Antanagoge

An Introduction to Antanagoge

Antanagoge (derives from Greek combination ‘ant-’ “against,” and ‘anagoge’ “a leading up”) — consists in two contexts.

Firstly — A figure by which the accused person unable to respond the allegation or accusation of an adversary, rather throws a retort by means of counter-allegation or recrimination to the accusation thrown by the adversary.

Example includes:
  • “It ill becomes you, Penelope, to cavil at another’s alleged action in eating the rest of the chocolate turtles when, if you will permit me to lodge an antanagoge, you yourself were the only person present last Wednesday when an entire packet of sherbet and marshmallow cones disappeared overnight.”

Secondly — Antanagoge is a technique by means of aligning positive views to mitigate the negative aspects of an idea, person, or object. In this vein, the negative views which makes the idea undesirable or difficult, are moderated with the introduction of equally positive views, thereby putting the whole idea in a positive perspective by making the benefits (the positives) outweigh the costs — in this case, the negative.

Examples (of the second context) include:
  • Andy is a good lad, given the fact that he resumes late to work, he’s also very proficient in his expertise.
  • “I know that in the past it has failed – and on occasion failed miserably – but advances in technology, massive investments from the private sector, and a changed political climate all make the future much, much brighter.”
  • — (courtesy: Brendan McGuigan, Rhetorical Devices: A Handbook and Activities for Student Writers)

  • “Many are the pains and perils to be passed,
    But great is the gain and glory at the last.”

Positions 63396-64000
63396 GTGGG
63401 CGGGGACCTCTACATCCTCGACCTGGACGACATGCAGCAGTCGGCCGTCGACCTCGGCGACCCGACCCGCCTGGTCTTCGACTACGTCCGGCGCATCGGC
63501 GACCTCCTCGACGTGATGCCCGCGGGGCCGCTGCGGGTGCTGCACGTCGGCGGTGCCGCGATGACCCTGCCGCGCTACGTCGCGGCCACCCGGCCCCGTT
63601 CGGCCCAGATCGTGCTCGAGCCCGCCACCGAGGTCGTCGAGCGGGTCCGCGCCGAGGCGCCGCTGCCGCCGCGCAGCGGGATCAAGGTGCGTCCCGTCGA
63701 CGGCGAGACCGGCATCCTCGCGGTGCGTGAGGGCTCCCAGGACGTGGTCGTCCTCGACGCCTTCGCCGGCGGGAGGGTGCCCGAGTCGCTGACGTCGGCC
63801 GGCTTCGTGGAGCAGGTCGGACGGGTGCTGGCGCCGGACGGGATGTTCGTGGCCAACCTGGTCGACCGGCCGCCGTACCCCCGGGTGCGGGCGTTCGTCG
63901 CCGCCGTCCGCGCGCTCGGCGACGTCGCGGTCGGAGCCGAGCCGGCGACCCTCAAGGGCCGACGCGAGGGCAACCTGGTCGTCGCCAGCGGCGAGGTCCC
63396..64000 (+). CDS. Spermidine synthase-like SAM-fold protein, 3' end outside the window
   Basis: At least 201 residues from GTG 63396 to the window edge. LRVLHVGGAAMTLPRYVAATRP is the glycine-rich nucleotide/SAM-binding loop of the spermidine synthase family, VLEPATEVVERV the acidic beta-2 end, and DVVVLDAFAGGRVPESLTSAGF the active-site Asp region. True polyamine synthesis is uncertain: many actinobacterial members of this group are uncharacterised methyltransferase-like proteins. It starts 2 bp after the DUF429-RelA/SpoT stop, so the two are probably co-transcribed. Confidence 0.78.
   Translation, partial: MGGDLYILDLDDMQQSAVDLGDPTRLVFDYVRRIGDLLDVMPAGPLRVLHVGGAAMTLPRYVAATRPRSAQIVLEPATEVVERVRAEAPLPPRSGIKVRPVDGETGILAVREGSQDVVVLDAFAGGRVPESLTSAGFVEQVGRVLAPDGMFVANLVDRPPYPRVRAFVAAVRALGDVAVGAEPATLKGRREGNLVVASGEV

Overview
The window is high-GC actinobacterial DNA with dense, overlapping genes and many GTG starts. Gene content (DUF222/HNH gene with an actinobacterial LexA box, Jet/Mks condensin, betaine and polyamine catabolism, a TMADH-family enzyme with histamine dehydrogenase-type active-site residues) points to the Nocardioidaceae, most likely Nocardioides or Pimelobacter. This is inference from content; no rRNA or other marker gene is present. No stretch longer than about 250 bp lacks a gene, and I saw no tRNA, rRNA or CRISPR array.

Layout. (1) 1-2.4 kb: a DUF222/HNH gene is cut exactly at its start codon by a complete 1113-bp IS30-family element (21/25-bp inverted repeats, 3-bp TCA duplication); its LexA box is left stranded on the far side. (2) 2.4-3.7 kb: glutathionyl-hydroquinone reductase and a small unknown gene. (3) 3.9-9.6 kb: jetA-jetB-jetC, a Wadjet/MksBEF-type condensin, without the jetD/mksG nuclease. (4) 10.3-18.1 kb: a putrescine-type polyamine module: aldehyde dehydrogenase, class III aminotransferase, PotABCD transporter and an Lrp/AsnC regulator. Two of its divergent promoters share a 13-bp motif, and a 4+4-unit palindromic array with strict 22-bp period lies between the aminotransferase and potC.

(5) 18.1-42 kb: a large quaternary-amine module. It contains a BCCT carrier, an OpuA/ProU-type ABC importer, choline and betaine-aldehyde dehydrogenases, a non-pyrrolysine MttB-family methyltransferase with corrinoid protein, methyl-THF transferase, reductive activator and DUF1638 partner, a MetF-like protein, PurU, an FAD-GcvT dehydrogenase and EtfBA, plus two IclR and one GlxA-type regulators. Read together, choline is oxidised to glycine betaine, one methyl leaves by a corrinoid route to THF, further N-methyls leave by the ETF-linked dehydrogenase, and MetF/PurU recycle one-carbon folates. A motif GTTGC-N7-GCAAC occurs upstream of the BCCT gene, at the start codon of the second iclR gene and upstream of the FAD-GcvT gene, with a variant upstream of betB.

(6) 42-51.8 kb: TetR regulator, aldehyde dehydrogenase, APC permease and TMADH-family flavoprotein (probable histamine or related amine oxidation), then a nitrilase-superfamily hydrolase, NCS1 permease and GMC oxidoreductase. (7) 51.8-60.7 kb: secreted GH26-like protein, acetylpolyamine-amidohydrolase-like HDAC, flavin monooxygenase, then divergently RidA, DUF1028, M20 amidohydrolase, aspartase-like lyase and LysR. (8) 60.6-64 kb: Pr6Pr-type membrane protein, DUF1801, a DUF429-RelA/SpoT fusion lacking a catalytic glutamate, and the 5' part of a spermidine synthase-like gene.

• “While cutting automobile pollution may cause car makers to lose money in the short run, the benefits of cleaner air and a decrease in deaths by respiratory diseases are definitely worth the risk to businesses.”
  • — (courtesy: Brendan McGuigan, Rhetorical Devices: A Handbook and Activities for Student Writers)

Now, dwelling on the last example; the writer has cleverly juxtaposed the negative prospect of losing money with the advantages of cleaner air and, most importantly, with a decrease in deaths. To emphasize the point, both negative and positive are restated again at the end of the sentence through the phrase, definitely worth the risk. The example contains two antanagoges.

Important Hint! 

Antanagoge is a structure for the ordering of points in the scale that makes the positives balance with, and outweigh the negatives. It is a device that glorify the positives against the negatives.

Further Readings:
Wikipedia | AntanagogeOpens in new window
Brendan McGuigan | Rhetorical Devices: A Handbook and Activities for Student Writers | Antanagoge (Pg. 140)Opens in new window
Peter Bowler | The Superior Person's Second Book of Weird and Wondrous Words | Antanagoge (Pg. 6)Opens in new window